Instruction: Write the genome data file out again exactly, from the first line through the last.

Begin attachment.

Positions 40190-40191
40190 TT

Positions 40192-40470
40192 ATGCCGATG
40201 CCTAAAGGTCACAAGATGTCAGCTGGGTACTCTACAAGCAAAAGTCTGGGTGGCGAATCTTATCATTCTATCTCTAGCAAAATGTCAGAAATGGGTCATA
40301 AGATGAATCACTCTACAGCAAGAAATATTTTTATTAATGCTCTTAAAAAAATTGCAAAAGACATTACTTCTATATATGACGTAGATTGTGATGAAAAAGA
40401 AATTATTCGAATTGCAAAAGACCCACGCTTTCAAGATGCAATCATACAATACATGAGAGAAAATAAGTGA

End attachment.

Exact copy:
Positions 40190-40191
40190 TT

Positions 40192-40470
40192 ATGCCGATG
40201 CCTAAAGGTCACAAGATGTCAGCTGGGTACTCTACAAGCAAAAGTCTGGGTGGCGAATCTTATCATTCTATCTCTAGCAAAATGTCAGAAATGGGTCATA
40301 AGATGAATCACTCTACAGCAAGAAATATTTTTATTAATGCTCTTAAAAAAATTGCAAAAGACATTACTTCTATATATGACGTAGATTGTGATGAAAAAGA
40401 AATTATTCGAATTGCAAAAGACCCACGCTTTCAAGATGCAATCATACAATACATGAGAGAAAATAAGTGA